1 Hale, p. 168.


John, 1199 to 1216. Henry III., 1216 to 1272. Edward I., 1272 to 1307.

The land tenure'remains the same in theory ; time has however added a species of prescriptive right to the titles of the beneficiaries under what can hardly now be called the new régime. Estates pass from ancestor to heir as absolute property.

John, one of the vilest of our kings, being implicated in the murder of his nephew Prince Arthur in 1203, was deprived, by the King of France, of Normandy, Anjou, Maine, Touraine, and part of Poitou ; in other words, of the bulk of the continental possessions of our early Norman kings, his predecessors. A fact perhaps not to be regretted, its effect being, according to some of our best historians, to centre the affections of the Anglo-Norman nobles in their English home. The history of the English nation has, indeed, been by some dated from A.D. 1215.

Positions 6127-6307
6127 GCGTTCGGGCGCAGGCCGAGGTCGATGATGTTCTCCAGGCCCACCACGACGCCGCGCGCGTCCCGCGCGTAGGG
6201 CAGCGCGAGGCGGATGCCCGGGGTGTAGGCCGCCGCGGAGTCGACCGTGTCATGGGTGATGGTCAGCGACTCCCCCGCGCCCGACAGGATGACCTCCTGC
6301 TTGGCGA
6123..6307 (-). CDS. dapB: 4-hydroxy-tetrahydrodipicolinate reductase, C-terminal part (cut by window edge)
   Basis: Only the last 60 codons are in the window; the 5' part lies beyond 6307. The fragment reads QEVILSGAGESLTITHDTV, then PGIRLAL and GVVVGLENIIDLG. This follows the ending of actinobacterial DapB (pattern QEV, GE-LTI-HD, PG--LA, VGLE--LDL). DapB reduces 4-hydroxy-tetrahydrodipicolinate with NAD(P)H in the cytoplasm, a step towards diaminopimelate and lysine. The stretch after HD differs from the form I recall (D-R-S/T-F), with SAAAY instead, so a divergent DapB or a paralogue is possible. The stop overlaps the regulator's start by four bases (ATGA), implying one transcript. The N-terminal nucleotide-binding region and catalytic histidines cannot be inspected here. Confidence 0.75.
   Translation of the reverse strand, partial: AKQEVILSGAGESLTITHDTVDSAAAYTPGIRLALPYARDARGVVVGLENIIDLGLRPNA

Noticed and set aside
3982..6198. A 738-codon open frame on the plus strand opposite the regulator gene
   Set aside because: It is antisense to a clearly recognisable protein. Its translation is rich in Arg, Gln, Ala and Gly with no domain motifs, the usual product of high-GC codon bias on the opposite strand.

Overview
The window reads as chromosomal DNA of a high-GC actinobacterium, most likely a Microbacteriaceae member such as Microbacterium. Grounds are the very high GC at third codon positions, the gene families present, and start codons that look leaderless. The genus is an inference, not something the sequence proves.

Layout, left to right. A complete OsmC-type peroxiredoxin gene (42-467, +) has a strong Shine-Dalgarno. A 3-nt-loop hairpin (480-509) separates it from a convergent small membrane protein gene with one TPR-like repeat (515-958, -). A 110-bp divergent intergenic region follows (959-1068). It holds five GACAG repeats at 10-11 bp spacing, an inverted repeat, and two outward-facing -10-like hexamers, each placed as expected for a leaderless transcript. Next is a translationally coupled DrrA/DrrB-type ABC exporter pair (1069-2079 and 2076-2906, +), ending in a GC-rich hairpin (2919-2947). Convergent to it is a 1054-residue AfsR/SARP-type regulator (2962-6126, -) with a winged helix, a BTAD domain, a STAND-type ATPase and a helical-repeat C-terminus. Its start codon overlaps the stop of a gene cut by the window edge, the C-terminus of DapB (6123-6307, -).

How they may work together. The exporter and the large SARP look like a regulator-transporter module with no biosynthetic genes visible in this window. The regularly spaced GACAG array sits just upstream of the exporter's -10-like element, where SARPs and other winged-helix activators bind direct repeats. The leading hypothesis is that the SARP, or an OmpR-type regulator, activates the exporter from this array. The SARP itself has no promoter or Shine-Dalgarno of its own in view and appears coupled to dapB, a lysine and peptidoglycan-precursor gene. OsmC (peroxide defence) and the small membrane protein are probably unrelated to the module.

Magna Charta.—It was in the year 1215 that the nobles, driven to extreme measures by the flagrant tyranny of the King, presented themselves, headed by Archbishop Langton, in arms before John, and insisted on the liberties and laws of King Edward, and the Charter of Henry I., being confirmed. By procrastination and stratagem John endeavoured to evade the demand, but his manœuvres failed. The day was fixed for him to meet his Barons. It was the 9th of Junethe place was Runnymede. The Conference, which was afterwards adjourned till the 15th, was not concluded till Friday, the 19th, when the Royal seal was affixed to the Magna Charta ; the most important clauses of which arel :

•12. No scutage or aid shall be imposed in our kingdom, unless by the general council of our kingdom; except for ransoming our person, making our eldest son a knight, and once for marrying our eldest daughter; and for these there shall be paid a reasonable aid. In like manner it shall be concerning the aids of the city of London. . ... 14. And for